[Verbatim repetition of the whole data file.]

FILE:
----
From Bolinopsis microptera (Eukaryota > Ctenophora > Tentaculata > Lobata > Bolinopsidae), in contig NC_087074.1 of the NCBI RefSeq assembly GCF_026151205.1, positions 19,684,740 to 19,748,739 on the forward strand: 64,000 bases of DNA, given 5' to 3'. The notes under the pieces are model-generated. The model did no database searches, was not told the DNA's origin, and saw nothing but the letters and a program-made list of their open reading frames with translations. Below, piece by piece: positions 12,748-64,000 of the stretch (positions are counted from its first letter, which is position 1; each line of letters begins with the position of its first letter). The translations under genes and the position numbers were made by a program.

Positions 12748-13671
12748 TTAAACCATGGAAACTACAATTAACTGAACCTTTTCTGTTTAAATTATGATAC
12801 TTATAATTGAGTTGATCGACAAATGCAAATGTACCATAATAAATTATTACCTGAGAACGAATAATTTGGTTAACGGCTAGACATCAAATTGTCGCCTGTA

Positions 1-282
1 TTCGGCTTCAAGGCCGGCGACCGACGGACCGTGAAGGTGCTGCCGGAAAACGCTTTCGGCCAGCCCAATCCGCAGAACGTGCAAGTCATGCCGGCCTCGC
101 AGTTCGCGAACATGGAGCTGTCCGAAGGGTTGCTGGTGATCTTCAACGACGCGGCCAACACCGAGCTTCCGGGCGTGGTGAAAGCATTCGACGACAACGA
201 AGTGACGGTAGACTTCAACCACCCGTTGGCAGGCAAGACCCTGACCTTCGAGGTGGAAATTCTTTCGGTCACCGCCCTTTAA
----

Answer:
From Bolinopsis microptera (Eukaryota > Ctenophora > Tentaculata > Lobata > Bolinopsidae), in contig NC_087074.1 of the NCBI RefSeq assembly GCF_026151205.1, positions 19,684,740 to 19,748,739 on the forward strand: 64,000 bases of DNA, given 5' to 3'. The notes under the pieces are model-generated. The model did no database searches, was not told the DNA's origin, and saw nothing but the letters and a program-made list of their open reading frames with translations. Below, piece by piece: positions 12,748-64,000 of the stretch (positions are counted from its first letter, which is position 1; each line of letters begins with the position of its first letter). The translations under genes and the position numbers were made by a program.

Positions 12748-13671
12748 TTAAACCATGGAAACTACAATTAACTGAACCTTTTCTGTTTAAATTATGATAC
12801 TTATAATTGAGTTGATCGACAAATGCAAATGTACCATAATAAATTATTACCTGAGAACGAATAATTTGGTTAACGGCTAGACATCAAATTGTCGCCTGTA

Positions 1-282
1 TTCGGCTTCAAGGCCGGCGACCGACGGACCGTGAAGGTGCTGCCGGAAAACGCTTTCGGCCAGCCCAATCCGCAGAACGTGCAAGTCATGCCGGCCTCGC
101 AGTTCGCGAACATGGAGCTGTCCGAAGGGTTGCTGGTGATCTTCAACGACGCGGCCAACACCGAGCTTCCGGGCGTGGTGAAAGCATTCGACGACAACGA
201 AGTGACGGTAGACTTCAACCACCCGTTGGCAGGCAAGACCCTGACCTTCGAGGTGGAAATTCTTTCGGTCACCGCCCTTTAA